The History of Ruthin Castle
A notorious Welsh stronghold boasting a fascinating history dating back prior to 1277; Ruthin Castle was once a wooden fort that according to folklore was frequented by the likes of King Arthur. The journey to the romantic hotel that she is today has involved kings, queens, nobility and some epic mediaeval adventures along the way.
The Fighting Years
In the years that followed the mediaeval castle played a fundamental role in defending the region until 1402 when Reginald de Grey (a descendant of the original), was captured and ransomed by Owain Glyndwr. This resulted in the castles sale to the Crown Estate in 1508 where it remained in the ownership of Henry VIII, Elizabeth I and many other monarchs until it was sold by Charles I in 1632. Soon after in 1646, parliamentary forces of the Civil War made Ruthin Castle their target and fierce battles ensued with an 11 week long siege seeing the forces seize control before ordering large parts of the castle to be demolished. Sections of battle scarred mediaeval walls, tunnels and underground dungeons survived with their secrets of torture and bravery, and are today listed as Scheduled Ancient Monuments.
Legend, Romance & Tragedy
Legend also has it that the wife of an army commander of Edward I discovered her husbands romantic affair with a local girl and in a passionate rage murdered her with an axe. For her bloody deed she was executed, prohibited from being buried in consecrated ground and therefore buried by the castle walls. Her stone grave still exists and it is said that she forever roams the battlements as the ghostly grey lady.
The modern stone castle was built within the mediaeval stone castle ruins in 1826, and gained most fame when owned by the Cornwallis-West family and became the center of dangerous romantic intrigue at the highest level. Colonel Cornwallis-Wests wife Patsy is said to have become embroiled in a long love affair with Edward, Prince of Wales (later becoming Edward VII). Beautiful Patsy was just 16 years old when she married and was at the height of society, notorious as a flirt, and full of the joys of life. Her favourite party trick was to toboggan down the castle stairs on a tea tray in the presence of the future King.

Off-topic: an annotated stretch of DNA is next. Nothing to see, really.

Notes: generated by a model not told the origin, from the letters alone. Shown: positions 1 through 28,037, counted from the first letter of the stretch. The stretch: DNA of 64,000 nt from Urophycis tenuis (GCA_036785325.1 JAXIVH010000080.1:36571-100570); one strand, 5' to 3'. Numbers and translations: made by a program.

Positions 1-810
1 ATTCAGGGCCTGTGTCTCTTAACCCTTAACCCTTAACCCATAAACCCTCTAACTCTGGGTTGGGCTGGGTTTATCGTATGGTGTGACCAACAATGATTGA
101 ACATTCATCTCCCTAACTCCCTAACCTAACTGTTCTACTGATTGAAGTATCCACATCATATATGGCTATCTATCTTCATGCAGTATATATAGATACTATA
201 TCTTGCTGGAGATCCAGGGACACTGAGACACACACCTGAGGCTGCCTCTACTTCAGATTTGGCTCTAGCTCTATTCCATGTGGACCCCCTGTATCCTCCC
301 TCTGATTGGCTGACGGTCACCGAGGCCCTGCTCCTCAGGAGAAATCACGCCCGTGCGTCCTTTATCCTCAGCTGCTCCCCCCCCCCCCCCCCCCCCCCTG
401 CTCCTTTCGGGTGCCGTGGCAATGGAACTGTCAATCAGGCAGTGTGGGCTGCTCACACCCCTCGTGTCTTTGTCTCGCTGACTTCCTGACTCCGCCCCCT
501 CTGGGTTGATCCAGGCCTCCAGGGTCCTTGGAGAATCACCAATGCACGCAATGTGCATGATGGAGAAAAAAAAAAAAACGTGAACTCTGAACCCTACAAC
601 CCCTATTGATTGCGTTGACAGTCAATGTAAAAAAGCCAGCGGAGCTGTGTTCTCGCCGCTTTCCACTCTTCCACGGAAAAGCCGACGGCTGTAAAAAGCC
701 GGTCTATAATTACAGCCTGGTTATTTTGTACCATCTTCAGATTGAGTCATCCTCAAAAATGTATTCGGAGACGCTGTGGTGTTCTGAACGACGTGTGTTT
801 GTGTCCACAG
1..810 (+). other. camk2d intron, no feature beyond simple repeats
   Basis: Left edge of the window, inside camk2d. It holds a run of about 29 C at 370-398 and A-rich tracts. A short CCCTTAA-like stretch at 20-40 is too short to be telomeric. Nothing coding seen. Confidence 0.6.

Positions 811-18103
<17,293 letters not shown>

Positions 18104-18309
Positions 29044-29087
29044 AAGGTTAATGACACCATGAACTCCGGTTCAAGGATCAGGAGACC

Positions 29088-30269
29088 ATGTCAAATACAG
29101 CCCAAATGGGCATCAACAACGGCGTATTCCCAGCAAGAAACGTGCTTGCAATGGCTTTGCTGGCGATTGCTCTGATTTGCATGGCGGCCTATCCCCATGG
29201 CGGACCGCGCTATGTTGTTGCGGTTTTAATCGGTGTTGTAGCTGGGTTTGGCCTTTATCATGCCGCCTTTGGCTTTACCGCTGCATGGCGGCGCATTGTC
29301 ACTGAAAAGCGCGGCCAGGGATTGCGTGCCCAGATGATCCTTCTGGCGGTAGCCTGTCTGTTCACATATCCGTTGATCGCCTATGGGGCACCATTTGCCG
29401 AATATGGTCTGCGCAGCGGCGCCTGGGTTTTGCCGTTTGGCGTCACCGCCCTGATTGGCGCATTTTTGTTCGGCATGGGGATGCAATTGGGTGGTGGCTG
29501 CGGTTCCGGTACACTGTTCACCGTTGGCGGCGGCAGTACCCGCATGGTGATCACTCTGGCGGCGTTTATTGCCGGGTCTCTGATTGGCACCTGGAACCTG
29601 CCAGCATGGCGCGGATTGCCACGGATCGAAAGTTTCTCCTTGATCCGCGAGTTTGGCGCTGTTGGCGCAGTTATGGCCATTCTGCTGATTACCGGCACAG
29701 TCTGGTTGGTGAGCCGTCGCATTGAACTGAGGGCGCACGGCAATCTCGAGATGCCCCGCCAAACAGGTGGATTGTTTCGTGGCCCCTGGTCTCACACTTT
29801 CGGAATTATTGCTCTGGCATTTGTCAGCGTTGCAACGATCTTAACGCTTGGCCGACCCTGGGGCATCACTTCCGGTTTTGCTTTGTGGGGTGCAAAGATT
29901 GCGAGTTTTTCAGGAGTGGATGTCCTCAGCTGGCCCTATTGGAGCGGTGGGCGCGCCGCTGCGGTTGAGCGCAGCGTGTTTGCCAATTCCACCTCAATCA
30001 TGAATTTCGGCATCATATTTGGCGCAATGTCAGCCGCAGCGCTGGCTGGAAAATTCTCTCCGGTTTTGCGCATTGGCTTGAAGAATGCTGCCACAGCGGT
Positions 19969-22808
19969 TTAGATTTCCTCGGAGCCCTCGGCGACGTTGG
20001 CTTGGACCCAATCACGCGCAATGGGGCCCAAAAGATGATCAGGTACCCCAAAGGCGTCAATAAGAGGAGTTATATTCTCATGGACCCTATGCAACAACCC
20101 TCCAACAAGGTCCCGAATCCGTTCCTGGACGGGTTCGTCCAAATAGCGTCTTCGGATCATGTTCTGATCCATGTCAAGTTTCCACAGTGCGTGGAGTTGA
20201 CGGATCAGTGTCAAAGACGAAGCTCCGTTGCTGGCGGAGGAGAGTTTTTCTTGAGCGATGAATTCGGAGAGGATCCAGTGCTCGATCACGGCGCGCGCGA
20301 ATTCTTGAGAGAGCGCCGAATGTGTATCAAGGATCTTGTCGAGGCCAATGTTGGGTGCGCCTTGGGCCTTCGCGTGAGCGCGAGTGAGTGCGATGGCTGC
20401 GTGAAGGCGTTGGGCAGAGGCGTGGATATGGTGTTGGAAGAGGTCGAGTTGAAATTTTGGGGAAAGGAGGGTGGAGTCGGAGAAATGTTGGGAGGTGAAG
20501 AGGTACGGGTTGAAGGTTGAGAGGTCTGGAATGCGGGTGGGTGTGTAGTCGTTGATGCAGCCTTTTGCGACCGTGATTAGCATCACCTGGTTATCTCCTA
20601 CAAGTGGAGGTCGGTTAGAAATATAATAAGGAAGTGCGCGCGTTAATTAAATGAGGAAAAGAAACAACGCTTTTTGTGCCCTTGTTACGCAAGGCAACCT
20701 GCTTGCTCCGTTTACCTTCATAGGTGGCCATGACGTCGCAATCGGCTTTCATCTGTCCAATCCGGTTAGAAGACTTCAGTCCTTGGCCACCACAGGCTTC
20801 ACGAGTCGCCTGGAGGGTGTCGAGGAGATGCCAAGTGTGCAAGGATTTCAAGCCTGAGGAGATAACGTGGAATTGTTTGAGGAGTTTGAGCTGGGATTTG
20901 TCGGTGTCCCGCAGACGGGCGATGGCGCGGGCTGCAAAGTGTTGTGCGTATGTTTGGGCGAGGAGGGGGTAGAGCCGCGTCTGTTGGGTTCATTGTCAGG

Patsy entertained numerous noted guests at Ruthin Castle including Lady Randolph Churchill (mother of Sir Winston Churchill) and the actress Lillie Langtry, both of whom also had romantic affairs with the Prince of Wales. Lady Randolph Churchill later married Patsys son, George, 20 years her younger and owner of the castle at that time.
Patsy also had two daughters, Shelagh, who married the powerful Duke of Westminster, and Daisy who fell in love with her own Prince, Hans Heinrich of Pless, part of a family owning enormous estates in south-eastern Germany and considered fabulously wealthy. Hers was a fairytale wedding attended by world royalty, nobility, statesmen and members of high society. When she arrived at her new home the streets were lined with crowds for miles and she developed a reputation similar to that more recently of Diana, Princess of Wales. Tragically the events of World War I turned Princess Daisys world upside down and resulted in divorce, bad health and death in poverty.
In the early 1960s the castle was purchased at auction and converted into a hotel. One of its most notable guests since was HRH Prince Charles who stayed on his way to his investiture as Prince of Wales.
The hotel contributes towards the upkeep and improvement of the trading areas but unfortunately cannot do everything, and many of the portions most in need of conservation are 13th century stone walls graded as Listed Ancient Monuments. Unless they are conserved now, decay will accelerate and the irreplaceable heritage will be seriously prejudiced for future generations. Ruthin Castle really needs your help.
Visitors to the castle or those simply wanting to help are invited to make a voluntary contribution to the Conservation Fund. Volunteer programs are also available for the gardens and walls. Your help is very important and very much appreciated.
* Click here to contribute or offer voluntary work. Apply here.